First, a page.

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by Thomas M. Sipos, managing editor [October 5, 2020]






[]  Although in his mid 30s, Myles (Steve Vanderzee) has yet to "make it" as a standup comic. That's not good. Time is running out.

The good news is, Nelson, his manager (Eric Stone), has booked Myles as the warm up for a major comic at Tacoma's Pantages Theater. Nelson even convinced a booking agent for a big time TV show to attend. If she likes Myles's act, she'll invite him on her show.

This is Myles's "last shot" at his "big break."

Feeling nervous, he arrives early at the Pantages to prepare. Unfortunately, a slasher stalks the theater that very night ...

The Last Laugh is a mediocre, albeit entertaining, slasher film. It has giallo pretensions (at least, it's marketed as giallo) but it isn't. Giallo requires striking cinematography and imaginatively stylized murders. You won't find those here. The cinematography and murders are okay, but fail to rise about standard slasher fare.

This is a micro-budget film and it shows. Nearly everything occurs inside a few rooms and corridors backstage. We see a few audience members (extras) fill up some seats in the theater, but no more than a few.

This film is mostly Myles wandering about backstage, talking to Nelson, to the comic he's warming up for (Lowell Deo), and to the five people who work here. Only five. It's a skeleton crew because the theater has been sold, and the new owners will probably demolish the building for condos or a parking lot. Donna (Angela DiMarco), the theater manager, is very upset by this.

Is that a clue? Is Donna the slasher? Disgruntled employees and bankrupted owners often rack up body counts when their beloved summer camp, sorority house, hotel, whatnot, is about to close. As the grocery store owner/slasher explained to his victim in Intruder, "I guess I'm just crazy about this store!"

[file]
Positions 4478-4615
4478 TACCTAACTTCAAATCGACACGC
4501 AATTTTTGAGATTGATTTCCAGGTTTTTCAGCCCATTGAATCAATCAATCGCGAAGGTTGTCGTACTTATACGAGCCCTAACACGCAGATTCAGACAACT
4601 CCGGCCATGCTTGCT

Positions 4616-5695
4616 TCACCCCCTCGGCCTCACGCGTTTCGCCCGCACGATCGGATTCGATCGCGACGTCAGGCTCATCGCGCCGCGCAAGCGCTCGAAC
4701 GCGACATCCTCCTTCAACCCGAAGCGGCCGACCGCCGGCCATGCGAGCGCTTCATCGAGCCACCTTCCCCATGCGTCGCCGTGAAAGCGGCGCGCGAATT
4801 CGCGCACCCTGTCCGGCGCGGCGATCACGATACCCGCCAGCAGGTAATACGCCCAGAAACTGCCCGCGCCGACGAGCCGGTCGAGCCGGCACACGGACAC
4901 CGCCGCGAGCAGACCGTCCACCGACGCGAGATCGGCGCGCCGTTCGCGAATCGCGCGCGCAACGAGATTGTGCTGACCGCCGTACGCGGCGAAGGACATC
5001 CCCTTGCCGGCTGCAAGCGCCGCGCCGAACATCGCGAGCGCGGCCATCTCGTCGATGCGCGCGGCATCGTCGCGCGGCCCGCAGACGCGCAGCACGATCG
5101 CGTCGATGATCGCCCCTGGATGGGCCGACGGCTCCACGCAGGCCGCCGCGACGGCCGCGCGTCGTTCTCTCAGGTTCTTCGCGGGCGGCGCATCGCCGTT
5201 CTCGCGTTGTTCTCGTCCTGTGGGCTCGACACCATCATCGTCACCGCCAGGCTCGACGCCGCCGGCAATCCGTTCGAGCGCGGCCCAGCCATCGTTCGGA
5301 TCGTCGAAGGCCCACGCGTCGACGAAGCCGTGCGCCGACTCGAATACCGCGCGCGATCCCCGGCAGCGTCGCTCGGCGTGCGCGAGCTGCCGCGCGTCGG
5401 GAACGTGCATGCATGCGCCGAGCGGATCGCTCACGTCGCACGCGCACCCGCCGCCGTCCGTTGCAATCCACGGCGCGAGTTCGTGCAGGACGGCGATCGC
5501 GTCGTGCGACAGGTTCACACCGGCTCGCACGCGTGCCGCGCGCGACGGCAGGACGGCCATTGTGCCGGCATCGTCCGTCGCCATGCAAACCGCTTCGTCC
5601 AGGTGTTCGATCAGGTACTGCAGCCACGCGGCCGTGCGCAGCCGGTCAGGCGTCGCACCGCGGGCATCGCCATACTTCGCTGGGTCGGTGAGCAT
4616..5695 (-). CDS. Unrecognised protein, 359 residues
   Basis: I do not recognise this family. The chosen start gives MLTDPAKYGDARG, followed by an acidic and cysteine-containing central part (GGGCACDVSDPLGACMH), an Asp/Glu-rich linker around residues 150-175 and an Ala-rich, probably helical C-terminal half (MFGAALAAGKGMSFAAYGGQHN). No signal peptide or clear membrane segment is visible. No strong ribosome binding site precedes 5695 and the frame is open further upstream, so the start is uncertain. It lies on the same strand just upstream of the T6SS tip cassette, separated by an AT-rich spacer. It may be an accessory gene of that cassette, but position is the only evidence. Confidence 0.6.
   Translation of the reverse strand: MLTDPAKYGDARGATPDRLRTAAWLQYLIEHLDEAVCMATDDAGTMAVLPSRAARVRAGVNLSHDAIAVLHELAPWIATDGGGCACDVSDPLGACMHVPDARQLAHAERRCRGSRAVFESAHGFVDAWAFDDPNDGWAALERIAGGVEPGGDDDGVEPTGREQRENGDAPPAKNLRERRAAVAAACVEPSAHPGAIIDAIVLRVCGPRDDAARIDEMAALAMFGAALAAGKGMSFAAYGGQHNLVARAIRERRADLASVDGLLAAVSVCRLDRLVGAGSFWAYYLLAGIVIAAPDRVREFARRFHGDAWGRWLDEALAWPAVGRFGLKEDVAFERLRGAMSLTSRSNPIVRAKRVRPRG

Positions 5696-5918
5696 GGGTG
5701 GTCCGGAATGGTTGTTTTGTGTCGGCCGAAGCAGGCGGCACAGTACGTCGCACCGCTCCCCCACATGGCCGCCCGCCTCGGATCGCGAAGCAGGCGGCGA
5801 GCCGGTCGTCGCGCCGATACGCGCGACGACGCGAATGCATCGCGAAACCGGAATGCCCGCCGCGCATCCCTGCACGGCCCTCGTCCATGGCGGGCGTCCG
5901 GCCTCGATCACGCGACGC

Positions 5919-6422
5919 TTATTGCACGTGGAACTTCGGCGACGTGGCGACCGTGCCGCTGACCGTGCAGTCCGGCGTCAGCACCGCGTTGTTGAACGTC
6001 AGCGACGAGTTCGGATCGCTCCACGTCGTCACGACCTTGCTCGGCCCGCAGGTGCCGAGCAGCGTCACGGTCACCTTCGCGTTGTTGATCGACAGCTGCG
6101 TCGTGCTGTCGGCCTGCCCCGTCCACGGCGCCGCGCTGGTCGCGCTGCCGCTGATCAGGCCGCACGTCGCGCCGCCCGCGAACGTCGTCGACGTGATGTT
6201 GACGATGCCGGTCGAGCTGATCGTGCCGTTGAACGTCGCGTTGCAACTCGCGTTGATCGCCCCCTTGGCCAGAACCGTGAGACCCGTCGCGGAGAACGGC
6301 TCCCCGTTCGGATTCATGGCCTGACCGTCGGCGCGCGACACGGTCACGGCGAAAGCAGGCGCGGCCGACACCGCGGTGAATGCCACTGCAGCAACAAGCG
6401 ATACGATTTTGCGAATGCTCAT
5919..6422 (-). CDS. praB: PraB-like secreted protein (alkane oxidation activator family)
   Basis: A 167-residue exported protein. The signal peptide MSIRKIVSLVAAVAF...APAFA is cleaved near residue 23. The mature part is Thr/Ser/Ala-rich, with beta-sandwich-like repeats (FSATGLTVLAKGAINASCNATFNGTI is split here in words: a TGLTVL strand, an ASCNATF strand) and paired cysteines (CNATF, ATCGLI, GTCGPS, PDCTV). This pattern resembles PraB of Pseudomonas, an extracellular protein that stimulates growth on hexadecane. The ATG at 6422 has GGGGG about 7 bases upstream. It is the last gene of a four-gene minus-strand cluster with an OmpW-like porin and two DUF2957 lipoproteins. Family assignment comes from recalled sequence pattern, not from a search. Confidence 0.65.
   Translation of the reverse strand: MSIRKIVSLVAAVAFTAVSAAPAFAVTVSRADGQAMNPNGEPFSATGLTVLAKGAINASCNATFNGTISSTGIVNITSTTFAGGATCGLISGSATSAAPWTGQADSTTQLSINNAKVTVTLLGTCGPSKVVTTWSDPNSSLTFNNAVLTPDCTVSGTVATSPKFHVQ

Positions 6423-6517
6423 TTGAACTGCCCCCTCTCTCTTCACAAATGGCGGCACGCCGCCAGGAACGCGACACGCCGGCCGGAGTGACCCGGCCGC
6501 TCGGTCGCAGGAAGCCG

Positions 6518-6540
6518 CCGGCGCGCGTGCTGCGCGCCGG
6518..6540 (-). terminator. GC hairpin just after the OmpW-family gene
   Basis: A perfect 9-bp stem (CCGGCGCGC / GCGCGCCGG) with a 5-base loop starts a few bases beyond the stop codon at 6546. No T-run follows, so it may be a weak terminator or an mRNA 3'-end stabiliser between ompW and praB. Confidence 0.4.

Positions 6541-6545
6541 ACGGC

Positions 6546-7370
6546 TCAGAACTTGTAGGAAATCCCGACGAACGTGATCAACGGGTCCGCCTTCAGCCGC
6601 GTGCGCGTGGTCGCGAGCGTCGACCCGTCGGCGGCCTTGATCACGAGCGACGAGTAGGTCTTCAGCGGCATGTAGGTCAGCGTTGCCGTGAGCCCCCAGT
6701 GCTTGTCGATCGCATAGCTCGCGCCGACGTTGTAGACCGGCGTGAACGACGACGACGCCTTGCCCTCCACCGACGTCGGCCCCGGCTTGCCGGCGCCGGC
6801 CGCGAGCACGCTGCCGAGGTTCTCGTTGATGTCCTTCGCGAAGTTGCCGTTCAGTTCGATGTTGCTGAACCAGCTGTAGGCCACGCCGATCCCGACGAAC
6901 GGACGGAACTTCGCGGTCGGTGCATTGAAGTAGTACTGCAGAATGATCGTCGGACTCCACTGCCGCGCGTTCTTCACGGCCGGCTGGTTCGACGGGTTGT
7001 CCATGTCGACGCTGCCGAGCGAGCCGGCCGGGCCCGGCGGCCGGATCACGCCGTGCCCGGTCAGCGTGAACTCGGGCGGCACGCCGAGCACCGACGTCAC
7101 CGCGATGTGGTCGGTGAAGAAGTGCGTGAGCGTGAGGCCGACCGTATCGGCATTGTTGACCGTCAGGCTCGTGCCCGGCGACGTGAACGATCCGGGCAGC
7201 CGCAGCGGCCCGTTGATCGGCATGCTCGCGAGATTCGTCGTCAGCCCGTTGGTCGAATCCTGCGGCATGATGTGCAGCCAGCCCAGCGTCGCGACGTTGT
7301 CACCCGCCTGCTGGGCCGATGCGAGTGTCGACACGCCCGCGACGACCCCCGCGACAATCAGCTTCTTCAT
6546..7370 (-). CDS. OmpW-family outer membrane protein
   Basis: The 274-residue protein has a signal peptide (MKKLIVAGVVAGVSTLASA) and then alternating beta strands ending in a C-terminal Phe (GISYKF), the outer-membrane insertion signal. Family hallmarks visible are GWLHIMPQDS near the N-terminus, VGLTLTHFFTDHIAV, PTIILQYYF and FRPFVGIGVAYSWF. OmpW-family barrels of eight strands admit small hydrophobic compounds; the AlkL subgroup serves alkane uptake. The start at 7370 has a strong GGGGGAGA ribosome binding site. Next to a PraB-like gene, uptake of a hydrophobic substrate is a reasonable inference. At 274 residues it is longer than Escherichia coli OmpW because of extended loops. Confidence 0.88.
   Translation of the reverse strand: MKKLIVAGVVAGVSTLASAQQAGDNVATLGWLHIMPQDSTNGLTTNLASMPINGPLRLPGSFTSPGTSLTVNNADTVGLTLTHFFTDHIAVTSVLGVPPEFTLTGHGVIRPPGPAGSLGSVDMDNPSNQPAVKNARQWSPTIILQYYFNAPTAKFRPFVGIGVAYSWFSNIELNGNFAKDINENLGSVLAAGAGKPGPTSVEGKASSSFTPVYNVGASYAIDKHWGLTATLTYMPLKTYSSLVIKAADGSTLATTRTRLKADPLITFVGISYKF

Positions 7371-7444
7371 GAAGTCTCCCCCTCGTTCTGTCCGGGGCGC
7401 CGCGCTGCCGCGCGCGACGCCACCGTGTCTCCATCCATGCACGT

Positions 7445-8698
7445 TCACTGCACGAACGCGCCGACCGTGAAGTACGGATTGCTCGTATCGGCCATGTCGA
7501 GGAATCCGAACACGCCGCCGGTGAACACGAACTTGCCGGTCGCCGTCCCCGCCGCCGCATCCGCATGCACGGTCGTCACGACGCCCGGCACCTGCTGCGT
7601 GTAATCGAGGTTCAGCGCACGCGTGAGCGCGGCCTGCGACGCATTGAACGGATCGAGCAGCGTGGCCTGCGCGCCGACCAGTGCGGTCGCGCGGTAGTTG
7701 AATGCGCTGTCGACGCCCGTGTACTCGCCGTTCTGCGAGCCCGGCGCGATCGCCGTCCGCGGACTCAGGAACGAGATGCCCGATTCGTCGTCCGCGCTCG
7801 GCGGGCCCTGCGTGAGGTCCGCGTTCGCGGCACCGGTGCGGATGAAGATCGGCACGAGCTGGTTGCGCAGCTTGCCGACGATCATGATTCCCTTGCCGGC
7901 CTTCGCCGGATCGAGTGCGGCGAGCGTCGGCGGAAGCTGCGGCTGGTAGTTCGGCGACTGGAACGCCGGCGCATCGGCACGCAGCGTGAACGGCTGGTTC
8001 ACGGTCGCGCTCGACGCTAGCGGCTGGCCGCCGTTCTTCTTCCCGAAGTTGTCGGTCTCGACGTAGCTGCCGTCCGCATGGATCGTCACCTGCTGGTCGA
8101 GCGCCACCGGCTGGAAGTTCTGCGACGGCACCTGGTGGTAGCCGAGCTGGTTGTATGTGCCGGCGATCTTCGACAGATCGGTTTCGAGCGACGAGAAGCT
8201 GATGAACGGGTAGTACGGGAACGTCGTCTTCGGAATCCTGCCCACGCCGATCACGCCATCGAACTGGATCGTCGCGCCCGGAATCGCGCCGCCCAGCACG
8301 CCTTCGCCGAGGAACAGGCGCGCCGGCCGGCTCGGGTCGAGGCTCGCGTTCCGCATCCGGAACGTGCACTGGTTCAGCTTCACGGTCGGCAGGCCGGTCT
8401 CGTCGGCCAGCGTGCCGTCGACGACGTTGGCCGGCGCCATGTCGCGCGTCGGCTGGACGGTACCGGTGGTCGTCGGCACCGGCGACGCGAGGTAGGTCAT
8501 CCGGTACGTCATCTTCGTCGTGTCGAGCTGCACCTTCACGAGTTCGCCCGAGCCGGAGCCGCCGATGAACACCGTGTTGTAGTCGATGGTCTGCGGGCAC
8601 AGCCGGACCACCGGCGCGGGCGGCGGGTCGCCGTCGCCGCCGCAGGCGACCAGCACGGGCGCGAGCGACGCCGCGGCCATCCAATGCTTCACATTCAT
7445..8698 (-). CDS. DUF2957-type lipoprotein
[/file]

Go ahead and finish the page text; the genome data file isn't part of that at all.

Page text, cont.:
Myles worries that he might be going crazy. He's been depressed and medicated since his wife died. He suffers much angst and guilt (typical of horror film protagonists, e.g. Mirrors 2, Unearthed). When he starts finding freshly killed corpses backstage, he wonders if he's hallucinating. Especially after Nelson admits that he switched Myles's medication with sugar. Nelson thinks the medication cost Myles his "edge" and that he's funnier without it.


Because the cast is small, the body count is low. Yet a thinly populated theater heightens our sense of vulnerability. You're more likely to be attacked when alone. Surprisingly, only men are murdered. Unusual for a slasher film, much less a giallo. I wonder if it's intentional? Does writer/director Jeremy Berg hope the critics will notice, and praise him for his progressive feminism? Or was it just a fluke?

Not that there's anything ground-breakingly progressive or feminist about making every victim male. Slasher films have been criticized for "misogyny" ever since the 1980s, most notably by Siskel & Ebert and The New York Times's Janet Maslin. But even then, slasher films were hailed for their feminism by academics such as Carol J. Clover.

The Last Laugh was filmed inside the Pantages Theater in Tacoma. When I heard the characters mention the Pantages, I assumed they meant the Pantages Theater in Los Angeles. I watched the entire film, thinking it was set in L.A. Tonight might be Myles's big break, no? That must mean L.A. Only later did I learn that the film is set in Tacoma. Can one get a "big break" in Tacoma? Do major TV show booking agents travel to Tacoma in search of talent?

Hey, I'm sure it's a nice enough city.



Apart from the small cast, other budgetary corner cutting is evident. The windows in Donna's office are rectangular, but the windows in Tacoma's Pantages building are tall and narrow. So apparently, not every scene were shot in the Pantages; perhaps just the lobby shots.

And when Bethany (Meranda Long) sits at the sound board, talking into a microphone, her lips are not moving. It seems Berg dubbed some lines over Long's still lips, perhaps feeling the need to insert some information during post-production.

The Last Laugh is enjoyable if unremarkable. Its milieu evokes Stage Fright (both the Australian and Italian films of that name). The killer's mask seems modeled on the one in Scream. The comic for whom Myles is opening seems patterned on Eddie Murphy; a once brilliant standup who "sold out" to big-budget Hollywood brain candy. Special effects gore by Lisa van Dam-Bates.

The film ends on an unsatisfying note. I won't spoil it by telling you the slasher's identity -- because we never find out. The mask is never removed.

There is a final reference to Short Night of the Glass Dolls. An Easter egg for horror fans, to test our knowledge of giallo. But The Last Laugh is no Short Night of the Glass Dolls.


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